Diana and I had a long conversation about the complexities of the friend zone before I even included it, and I almost left it out. I decided to include it because I think it’s used the way she suggests in her post “Revaluating the Friend Zone” often enough to warrant discussion (can’t comment on what she said yesterday yet, beyond what I’ve already said). I also think it’s one of those terms that people use in a lot of different ways; so I personally wouldn’t paint everyone who uses it with the same brush, but I would wonder “what does this person really mean by that?”


          • Not really.

            I’m not worried about it anymore.

            Having my say on my blog now and moving on.

            Diana said she was upset. I had no intent to upset, just to discuss.

            And agreed with you generally, except friend zone.


            • Ok. I’m not upset, and will read what you say about it on your blog, of course.

              We’ll have these differences from time to time.

              GTG watch the grandson play baseball; will be back around later this evening, and have no intention of having a huge argument about the friend zone.

              We agree generally, that’s good enough for me.


            • You have a grandson? Holy cow. I started young, haha.

              Oldest is 23, but no grandkids yet.

              My first was born right after I turned 21.


            • I don’t have any biological children (that I know about, lol). My wife has a daughter who’s a step because she was grown when Vicki and I married (we joke about the step-thing). The grandson is not a step, in any way except legally. He doesn’t know about blended families yet. I held him the day he was born, and we spend lots of time. Just because of the way our family works, the little fella has four sets of grandparents. Three of them are technically great-grands, but still. That’s a lot of grandparents.


        • Free speech is not an issue here…That’s misdirection. I made it clear, several times, that I defend the right to free speech, but that doesn’t mean speech is free from critique and analysis. That mischaracterization is what upset me, as it does now.


          • No it’s not. Why would you tell me that I don’t have a reason to speak about a subject unless you don’t want me to speak about something?

            And I don’t think I need a reason that you approve of to speak about a particular subject.

            There are reasons to speak about the subject of “friend zone”.

            And I have elucidated them.

            Humor being 1, and the simple right of Free Speech as indicated in the Constitution being another.

            I agree Free Speech isn’t free from critique and analysis, as I aluded to with my “don’t yell fire in a theater” comment.

            And asked for documentation that you can’t provide.

            So I see no reason to not speak about “friend zone” at all.

            So I disagree with you on that as I am not in a “friend zone”, yet recognize the right to speak about a subject, even if you disagree as to the reason for the speech.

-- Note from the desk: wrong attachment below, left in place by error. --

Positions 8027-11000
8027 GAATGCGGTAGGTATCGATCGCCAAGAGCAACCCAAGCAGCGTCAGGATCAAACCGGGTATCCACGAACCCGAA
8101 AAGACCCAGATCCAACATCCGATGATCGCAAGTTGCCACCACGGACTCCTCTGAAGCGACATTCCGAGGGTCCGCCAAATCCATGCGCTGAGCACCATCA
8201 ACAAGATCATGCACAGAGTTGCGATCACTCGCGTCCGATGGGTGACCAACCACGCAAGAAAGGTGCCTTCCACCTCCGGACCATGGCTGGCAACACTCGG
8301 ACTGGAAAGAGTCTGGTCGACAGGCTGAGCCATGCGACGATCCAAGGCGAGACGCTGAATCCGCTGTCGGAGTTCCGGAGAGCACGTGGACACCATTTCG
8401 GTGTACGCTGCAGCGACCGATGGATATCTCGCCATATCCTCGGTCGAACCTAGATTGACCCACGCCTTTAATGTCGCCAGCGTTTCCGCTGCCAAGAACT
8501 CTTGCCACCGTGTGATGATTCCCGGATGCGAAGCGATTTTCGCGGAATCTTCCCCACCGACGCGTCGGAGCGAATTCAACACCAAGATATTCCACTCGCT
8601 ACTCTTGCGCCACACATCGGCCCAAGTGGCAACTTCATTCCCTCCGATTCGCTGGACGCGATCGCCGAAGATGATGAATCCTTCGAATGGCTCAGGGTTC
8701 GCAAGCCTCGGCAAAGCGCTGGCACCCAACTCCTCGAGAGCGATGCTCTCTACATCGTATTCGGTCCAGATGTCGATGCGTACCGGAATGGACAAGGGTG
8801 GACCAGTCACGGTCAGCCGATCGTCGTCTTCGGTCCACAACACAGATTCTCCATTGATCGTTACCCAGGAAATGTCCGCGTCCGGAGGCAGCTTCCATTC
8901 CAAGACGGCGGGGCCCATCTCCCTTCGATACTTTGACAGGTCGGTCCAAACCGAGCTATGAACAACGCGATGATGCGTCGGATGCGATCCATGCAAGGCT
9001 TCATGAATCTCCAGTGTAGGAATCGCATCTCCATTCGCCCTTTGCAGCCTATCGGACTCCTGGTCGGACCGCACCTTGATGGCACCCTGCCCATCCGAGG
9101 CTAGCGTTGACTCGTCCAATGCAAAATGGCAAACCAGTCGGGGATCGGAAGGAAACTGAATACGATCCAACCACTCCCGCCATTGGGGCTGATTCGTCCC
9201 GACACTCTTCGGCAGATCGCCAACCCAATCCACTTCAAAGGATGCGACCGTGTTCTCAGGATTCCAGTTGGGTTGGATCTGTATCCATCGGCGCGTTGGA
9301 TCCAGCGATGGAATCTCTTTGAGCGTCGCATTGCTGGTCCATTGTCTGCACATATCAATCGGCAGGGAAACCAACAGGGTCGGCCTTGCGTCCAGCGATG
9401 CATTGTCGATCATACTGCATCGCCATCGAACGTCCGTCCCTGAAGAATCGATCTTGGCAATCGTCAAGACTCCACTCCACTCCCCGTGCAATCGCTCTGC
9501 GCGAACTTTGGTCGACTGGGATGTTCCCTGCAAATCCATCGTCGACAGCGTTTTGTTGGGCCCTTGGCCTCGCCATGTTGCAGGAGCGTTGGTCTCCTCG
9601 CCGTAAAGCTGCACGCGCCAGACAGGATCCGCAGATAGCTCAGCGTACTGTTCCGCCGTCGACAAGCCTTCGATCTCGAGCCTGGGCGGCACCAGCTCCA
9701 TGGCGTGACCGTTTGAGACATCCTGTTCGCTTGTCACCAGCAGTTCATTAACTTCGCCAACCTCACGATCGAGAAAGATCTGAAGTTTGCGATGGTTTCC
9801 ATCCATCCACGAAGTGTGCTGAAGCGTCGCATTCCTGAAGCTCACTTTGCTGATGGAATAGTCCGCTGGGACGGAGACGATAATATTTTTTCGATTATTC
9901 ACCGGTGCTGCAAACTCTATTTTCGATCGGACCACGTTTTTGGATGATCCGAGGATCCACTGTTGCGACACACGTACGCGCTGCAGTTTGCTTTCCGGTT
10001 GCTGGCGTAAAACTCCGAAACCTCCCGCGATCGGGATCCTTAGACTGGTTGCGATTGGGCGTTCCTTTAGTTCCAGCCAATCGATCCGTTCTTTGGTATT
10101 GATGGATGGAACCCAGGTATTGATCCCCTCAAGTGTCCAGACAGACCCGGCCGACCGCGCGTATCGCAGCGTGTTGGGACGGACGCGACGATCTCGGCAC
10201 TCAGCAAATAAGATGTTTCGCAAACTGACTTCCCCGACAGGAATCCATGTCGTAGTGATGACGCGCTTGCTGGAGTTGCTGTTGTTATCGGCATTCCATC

I hope that clears up why I think you are trying to limit my Free Speech.

            I am sorry you are upset, it’s a simple discussion to me.

            For the above reasons I disagree that it is a “mischaracerization”.


            • I fail to see how m opinion on why someone speaks limits their speech…Mostly because it does not. I limit no one’d speech my disliking or critiquing it. End of story.


            • You told me I had no reason to speak about it, except if I were in a “friend zone”.

              I disagree.

              Linking “friend zone” to Rape Culture creates a demonization of the use of friend zone.

              Certainly no reasonable person would like to be linked to Rape, rape culture in any way, right?

              Yet I do have valid reasons to use “friend zone” as illustrated, and do not believe it’s part of rape culture at all.

              When you tell me I have no reason to speak about something, you are attempting to limit what I am talking about.

              That’s as clear as day. You do not want “friend zone” used in communication. Do you deny that?

              If so, why would you tell me I have no reasont o use it?

              We commonly refer to this phenomenon as “peer pressure.”

              You tell me I have no reason to discuss something, with the hope that I will not discuss it any longer.




            • I do, actually, deny all that. A)One person’s opinion does not peer pressure make. B) You have misunderstoof what I was.saying and quoted it out of context. My point was hat there was no reason for that term’s existence until enough people got disgruntled by being “just friends” to start talking about it as a.”zone”. There was no reason for it aside from that. So there is no reason for the friend zone as a concept to have been spoken about until someone got upset, and that is often what happens now. I hope that clears that up. But really, it’s plain ridiculous to say that a critique of speech equals a silencing. It does not.


            • So, once I read the thread and have the time to write a much more nuanced and carefully-worded post about the friend zone, I will do a follow up. That could be mid-week or next weekend. I’m slammed right now.

              I feel as though the fact that one part of what I said is generating a disagreement this intense is partly my fault for not being more clear enough in the original post. I should have anticipated it, but I did not.


            • OK, so you are not my peer and not exerting pressure by telling me I have no reason to speak about ‘friend zone” unless I am in a “friend zone”.

              I quoted you directly, and it’s not out of context.

              Unless you can show me who originated the “friend zone” term I don’t know if women started it as a joke, or men quite frankly.

              That it’s a subject for humor now is self-evident by it’s usage on Twitter amongst other places.

              The origin of the “Friend zone” stems from a Twilight zone episode, and not people that are upset, as you state.